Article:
Teamwork: Get The Right People

Having spent 5 years of my life playing on a Division IA college football team, I am getting very excited because the football season is here.  I have my season tickets to my alma mater and have been reading and listening for the polls, predictions, and hoopla.  It all makes me reflect back to this summer, I noticed a sad trend this last summer of negative publicity at many colleges.

• Big name schools are facing probation for ethics issues
• Players are being arrested for burglary and drug use
• Some top players have been dismissed from  established teams and are finding themselves on new teams
• Coach’s are being sued for hiring away skilled coaches from other schools

Is this negative publicity just or unjust, right or wrong?  Regardless of your opinion one question that keeps running through my mind is, “Do I really want that player or that coach on my team?”  It has made me think about following the advice and research in the book Good to Great in the chapter “First Who… Then What.”  What the author is referring to is that you need to get the right people first, then the ability to create a vision or direction and strategy will follow.  I don’t see recruiting coach’s or recruiting players to be any different than hiring employees and executives, as these are the resources that will ultimately determine the success of the organization.  The author of Good to Great quotes one executive in his research as saying.

Get the right team members on your bus“Look, I don’t really know where we should take this bus.  But I know this much: if we get the right people on the bus, the right people in the right seats, and the wrong people off the bus, then we’ll figure out how to take it someplace great.”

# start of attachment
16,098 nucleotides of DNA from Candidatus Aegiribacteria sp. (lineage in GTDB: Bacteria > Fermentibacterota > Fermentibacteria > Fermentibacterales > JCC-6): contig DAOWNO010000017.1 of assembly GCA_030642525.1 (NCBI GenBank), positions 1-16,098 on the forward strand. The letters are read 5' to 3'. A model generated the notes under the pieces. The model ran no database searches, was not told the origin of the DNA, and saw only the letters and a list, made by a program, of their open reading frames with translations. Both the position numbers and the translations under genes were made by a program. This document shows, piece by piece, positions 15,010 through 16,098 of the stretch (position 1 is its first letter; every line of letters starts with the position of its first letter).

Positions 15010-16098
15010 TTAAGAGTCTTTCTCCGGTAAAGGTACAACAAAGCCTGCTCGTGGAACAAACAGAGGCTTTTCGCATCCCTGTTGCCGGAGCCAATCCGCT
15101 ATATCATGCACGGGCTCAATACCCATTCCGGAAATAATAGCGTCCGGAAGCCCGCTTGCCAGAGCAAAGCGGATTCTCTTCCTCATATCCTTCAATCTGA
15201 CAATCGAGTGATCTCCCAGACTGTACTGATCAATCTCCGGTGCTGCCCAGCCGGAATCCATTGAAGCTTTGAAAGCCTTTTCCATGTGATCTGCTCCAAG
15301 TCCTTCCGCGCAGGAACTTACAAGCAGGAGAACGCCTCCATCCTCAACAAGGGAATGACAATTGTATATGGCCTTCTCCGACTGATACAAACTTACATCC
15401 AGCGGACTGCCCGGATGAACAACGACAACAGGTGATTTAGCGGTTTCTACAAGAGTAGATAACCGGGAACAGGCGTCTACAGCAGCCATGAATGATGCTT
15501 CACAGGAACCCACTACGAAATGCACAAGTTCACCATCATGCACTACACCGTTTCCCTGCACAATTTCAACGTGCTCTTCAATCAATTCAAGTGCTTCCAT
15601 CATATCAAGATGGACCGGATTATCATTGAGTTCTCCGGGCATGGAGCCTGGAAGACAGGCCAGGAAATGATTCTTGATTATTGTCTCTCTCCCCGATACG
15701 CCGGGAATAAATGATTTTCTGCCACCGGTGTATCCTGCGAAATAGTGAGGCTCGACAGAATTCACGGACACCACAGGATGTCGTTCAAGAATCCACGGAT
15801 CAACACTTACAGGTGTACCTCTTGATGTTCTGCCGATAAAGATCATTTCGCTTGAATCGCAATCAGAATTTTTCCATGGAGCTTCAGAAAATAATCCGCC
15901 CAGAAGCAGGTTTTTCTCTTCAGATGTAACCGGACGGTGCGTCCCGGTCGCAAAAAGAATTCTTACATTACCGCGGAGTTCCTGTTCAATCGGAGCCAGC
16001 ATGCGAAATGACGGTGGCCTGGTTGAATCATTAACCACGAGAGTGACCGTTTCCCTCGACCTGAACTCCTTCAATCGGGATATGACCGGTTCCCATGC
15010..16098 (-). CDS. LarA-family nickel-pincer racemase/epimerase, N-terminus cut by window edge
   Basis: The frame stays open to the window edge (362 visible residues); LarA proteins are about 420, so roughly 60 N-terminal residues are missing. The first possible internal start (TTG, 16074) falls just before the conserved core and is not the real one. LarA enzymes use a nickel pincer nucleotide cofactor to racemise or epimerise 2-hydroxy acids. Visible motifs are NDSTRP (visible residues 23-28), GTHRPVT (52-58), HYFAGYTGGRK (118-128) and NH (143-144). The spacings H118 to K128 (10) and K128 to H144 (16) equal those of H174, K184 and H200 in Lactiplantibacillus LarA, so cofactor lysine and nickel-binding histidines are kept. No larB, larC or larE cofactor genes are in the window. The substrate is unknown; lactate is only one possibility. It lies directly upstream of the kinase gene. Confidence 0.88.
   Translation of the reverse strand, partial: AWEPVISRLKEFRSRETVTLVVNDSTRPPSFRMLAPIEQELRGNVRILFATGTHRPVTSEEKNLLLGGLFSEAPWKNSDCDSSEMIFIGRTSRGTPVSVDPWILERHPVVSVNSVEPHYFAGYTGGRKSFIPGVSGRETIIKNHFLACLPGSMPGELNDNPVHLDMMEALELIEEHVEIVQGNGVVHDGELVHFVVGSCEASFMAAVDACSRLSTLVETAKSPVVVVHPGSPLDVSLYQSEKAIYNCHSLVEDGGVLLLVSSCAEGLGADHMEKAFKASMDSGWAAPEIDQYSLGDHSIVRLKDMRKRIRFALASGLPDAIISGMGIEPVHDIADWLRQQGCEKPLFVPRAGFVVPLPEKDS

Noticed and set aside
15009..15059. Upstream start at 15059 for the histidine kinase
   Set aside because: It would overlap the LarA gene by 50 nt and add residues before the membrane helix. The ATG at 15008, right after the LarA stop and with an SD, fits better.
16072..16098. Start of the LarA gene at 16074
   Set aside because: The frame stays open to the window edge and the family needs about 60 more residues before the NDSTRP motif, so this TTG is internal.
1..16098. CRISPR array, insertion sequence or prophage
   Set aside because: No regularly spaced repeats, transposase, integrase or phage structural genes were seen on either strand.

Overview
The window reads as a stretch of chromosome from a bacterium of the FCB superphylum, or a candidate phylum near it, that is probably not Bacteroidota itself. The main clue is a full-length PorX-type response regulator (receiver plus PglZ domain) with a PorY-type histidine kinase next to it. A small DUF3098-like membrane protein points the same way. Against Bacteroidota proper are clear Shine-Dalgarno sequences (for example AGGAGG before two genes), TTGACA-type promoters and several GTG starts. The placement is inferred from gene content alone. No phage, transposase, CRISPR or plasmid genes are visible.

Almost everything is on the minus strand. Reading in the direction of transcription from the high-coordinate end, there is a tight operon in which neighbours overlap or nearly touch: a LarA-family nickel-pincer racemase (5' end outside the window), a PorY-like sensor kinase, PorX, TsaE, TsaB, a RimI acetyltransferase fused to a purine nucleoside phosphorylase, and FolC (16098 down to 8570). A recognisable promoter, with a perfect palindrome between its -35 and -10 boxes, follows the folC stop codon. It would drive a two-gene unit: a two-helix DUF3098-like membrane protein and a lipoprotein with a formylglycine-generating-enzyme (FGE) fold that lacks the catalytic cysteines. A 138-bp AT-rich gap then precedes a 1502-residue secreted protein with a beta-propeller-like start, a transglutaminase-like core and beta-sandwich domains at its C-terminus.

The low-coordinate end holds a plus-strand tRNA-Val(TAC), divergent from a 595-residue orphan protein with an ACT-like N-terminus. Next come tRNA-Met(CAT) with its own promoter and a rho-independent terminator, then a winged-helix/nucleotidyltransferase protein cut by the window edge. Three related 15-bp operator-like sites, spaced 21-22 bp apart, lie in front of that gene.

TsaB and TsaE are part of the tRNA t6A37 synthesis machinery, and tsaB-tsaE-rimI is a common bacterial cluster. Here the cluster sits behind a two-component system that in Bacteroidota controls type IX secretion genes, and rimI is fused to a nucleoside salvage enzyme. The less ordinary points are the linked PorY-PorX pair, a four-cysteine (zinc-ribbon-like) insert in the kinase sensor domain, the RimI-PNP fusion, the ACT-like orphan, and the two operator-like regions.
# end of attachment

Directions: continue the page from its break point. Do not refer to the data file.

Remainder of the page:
It appears this is occurring with several of these schools and football programs this summer.  A football team is just like a business, literally.  The highly paid Head Coach’s are the CEO’s of the team and are making important decisions about who will help or hurt their team.  I think more and more of these “CEO’s” are figuring out that you must do as the author  suggests, get the right people on the bus in order to achieve success.  You have to have the right kind of players to perform as a team.  One bad apple can spoil the whole bunch!

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About the Author

Matt Fankhauser

Matt began his career with CMOE and is a Regional Vice President. Matt has experience in management, marketing, advertising, and sales. He has developed and delivered personnel performance reviews, been involved with hiring, interviewing, and training processes for different employment positions. He has participated in market research and conducted interviewing involved with the research. He has delivered keynote presentations at various association meetings for SHRM, ASTD and others. He has facilitated groups in training sessions involved with the skill development of Coaching, Leadership, Team Building, Facilitation, and Strategic Thinking. He has also been involved with the design and development of Executive Team Retreats, organizational case studies and training materials, as well as the translation of organizational training materials.